How to Regulate Cybersecurity of the Internet of Things
I had the honor of speaking on IoT security policy at the annual CyberNextDC conference organized by the Cybersecurity Coalition. As the number of connected devices grows and these devices are increasingly used to perpetrate “botnets”, global policymakers are under pressure to regulate the cybersecurity of the Internet of Things (IoT). Below are just a few examples of governments that are contemplating regulatory activity in this space:
- European Union: The EU Cybersecurity Act will, among other things, allow the EU Agency for Cybersecurity (ENISA) to set certification schemes for information and communications technology (ICT) products, services, and processes, to include the IoT.[i]
- Japan: The Ministry of Economy, Trade and Industry (METI) has published a Cyber/Physical Security Framework pertaining to the security of IoT and other connected systems.[ii]
- Singapore: The Infocomm Media Development Authority is developing an IoT Cyber Security Guide.[iii]
- United Kingdom: The Department for Digital, Culture, Media and Sport has issued a Code of Practice for Consumer IoT Security and recommended regulations to require that consumer IoT devices incorporate at least minimum security controls.[iv]
At Schneider, we’re used to operating with this type of security complexity. For over 100 years, we have executed a multi-local strategy; manufacturing locally, servicing locally, and patenting locally. That said, such country-specific requirements for IoT device manufacturers present several limitations. Instead of promoting widespread, open innovation; economic prosperity for the global digital economy; or consistent security protocols, disparate requirements will likely lead to regulatory fragmentation. As a result, only large players will be able to meet this myriad of requirements and consumers will be left to determine how secure a IoT device is based upon where it is manufactured.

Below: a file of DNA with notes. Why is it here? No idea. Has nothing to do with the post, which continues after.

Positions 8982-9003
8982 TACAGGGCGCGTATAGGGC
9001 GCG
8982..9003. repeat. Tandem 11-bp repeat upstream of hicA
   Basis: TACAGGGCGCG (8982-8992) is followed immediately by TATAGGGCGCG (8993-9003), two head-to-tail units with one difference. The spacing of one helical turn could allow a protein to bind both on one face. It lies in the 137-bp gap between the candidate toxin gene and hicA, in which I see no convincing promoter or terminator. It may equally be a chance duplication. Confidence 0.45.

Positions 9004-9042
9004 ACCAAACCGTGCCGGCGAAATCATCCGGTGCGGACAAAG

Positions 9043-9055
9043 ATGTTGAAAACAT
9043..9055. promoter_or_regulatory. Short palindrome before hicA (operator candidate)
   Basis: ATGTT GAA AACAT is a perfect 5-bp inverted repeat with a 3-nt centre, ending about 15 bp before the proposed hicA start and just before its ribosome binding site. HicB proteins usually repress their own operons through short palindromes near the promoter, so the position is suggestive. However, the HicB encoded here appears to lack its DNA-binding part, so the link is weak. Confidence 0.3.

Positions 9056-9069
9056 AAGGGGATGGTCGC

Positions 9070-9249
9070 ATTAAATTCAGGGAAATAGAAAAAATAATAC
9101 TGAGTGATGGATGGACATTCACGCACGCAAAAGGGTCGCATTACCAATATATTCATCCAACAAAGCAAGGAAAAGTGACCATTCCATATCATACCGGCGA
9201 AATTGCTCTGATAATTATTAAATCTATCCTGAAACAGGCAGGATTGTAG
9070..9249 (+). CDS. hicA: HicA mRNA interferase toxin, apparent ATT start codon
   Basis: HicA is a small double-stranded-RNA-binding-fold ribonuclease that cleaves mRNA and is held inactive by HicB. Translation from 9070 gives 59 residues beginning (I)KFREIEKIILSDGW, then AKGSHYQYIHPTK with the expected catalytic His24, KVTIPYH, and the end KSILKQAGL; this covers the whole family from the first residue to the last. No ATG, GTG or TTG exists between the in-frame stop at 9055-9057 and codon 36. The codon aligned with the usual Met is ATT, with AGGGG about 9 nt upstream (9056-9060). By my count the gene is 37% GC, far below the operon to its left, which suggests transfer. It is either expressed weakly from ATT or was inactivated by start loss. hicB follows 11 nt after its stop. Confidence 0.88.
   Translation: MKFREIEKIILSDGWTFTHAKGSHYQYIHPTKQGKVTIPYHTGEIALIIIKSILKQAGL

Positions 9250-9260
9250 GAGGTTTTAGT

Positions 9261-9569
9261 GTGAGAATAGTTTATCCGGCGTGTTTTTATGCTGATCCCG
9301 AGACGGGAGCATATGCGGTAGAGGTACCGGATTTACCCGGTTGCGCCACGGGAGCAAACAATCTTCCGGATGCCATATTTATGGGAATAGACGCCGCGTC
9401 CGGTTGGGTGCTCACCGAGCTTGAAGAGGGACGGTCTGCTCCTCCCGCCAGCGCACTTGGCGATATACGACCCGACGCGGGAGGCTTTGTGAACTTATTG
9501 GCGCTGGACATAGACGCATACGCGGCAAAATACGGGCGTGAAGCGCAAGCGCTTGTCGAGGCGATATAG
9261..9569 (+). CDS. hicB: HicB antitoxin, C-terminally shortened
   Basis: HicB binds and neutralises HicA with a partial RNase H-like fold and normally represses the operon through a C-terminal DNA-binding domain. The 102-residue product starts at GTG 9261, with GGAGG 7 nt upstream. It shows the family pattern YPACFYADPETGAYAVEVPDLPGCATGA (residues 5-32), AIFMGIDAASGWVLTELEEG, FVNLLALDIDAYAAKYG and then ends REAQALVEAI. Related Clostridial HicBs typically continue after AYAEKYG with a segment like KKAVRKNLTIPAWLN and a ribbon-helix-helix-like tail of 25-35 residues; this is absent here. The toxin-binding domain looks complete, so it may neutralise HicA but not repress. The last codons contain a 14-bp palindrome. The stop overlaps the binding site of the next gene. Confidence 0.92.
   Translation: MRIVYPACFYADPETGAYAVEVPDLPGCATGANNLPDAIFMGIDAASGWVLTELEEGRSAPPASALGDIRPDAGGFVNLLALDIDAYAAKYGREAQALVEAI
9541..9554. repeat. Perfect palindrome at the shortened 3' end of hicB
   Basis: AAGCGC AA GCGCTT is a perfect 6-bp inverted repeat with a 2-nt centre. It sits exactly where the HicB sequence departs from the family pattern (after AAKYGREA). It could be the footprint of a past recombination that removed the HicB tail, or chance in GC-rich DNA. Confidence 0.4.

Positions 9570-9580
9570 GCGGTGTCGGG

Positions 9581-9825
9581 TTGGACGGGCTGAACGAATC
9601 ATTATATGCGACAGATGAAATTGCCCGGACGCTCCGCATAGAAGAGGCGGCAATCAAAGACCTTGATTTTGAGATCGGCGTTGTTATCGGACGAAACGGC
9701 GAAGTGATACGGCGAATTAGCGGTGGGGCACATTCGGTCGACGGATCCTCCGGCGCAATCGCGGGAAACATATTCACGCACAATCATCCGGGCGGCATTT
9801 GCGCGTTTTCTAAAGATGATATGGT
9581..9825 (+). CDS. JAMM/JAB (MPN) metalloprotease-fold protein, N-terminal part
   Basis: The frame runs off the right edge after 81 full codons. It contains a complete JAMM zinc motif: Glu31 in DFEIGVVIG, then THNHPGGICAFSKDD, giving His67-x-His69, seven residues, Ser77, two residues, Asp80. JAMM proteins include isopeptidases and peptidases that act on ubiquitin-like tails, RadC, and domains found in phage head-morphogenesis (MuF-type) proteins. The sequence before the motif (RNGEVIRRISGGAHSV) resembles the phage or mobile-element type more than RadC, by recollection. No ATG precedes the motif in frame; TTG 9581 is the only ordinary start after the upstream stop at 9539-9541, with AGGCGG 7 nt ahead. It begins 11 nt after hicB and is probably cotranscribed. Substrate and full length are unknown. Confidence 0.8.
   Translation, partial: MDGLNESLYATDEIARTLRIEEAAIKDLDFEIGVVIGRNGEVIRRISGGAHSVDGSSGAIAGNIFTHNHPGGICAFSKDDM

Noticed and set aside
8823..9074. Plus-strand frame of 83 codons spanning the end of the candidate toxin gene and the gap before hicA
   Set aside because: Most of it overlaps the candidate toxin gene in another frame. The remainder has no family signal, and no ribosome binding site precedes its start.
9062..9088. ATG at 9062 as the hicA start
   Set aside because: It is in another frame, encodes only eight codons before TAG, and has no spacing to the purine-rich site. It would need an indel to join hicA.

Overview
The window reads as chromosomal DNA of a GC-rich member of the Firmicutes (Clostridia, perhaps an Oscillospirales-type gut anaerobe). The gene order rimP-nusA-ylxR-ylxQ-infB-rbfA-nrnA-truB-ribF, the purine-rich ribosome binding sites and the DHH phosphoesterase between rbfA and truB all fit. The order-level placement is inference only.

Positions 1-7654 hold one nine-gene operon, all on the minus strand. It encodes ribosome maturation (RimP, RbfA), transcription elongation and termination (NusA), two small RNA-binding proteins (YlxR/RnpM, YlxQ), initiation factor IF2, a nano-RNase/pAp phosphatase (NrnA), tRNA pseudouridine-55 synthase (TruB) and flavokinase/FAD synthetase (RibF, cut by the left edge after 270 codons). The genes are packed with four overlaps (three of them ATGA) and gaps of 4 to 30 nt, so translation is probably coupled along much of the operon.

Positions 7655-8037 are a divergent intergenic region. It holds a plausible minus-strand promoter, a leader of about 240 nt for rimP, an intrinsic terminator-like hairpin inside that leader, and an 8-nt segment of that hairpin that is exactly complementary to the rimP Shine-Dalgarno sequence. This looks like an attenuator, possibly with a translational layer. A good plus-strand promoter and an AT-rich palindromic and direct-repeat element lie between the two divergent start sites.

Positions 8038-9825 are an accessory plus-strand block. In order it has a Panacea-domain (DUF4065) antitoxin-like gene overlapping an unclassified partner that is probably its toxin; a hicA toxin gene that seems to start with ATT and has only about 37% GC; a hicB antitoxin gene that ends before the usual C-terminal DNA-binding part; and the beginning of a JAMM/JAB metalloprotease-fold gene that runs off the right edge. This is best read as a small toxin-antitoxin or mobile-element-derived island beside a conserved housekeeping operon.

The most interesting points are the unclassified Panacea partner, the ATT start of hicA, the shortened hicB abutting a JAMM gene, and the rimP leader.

Raising the bar on cybersecurity
At Schneider Electric, we see an alternative path — one that fosters both innovation and security for industry players, governments, and global citizens. It is a path where governments work collaboratively, through open dialogue, to find common regulatory ground. Ideally, this path would lead to harmonization and interoperability between IoT security requirements and corresponding certification schemes. And there is room for optimism.
We can look to the U.S. National Institute of Standards and Technology (NIST) for an example. This organization has a long history of facilitating industry-driven, consensus-based initiatives to promote stronger cybersecurity practices. In cybersecurity, NIST is best known for the development of the NIST Cybersecurity Framework for Critical Infrastructure Protection, but NIST is now working on a new effort that could be just as impactful. This effort, which is still in draft, is known as NISTIR 8259: Core Cybersecurity Feature Baseline for Securable IoT Devices. It is an attempt to bridge the gap between a dozen or more IoT security guidelines, including the IEC 62443 suite of standards for industrial automation cybersecurity, issued by governments, standards development organizations, and civil society groups globally.[v] What the authors have found in the wide range of international approaches is commonality in security features that could serve as a meaningful regulatory baseline for all geographies. These features include:
- Device Identification: The IoT device can be uniquely identified logically and physically.
- Device Configuration: The IoT device’s software and firmware configuration can be changed, and such changes can be performed by authorized entities only.
- Data Protection: The IoT device can protect the data it stores and transmits from unauthorized access and modification.
- Logical Access to Interfaces: The IoT device can limit logical access to its local and network interfaces to authorized entities only.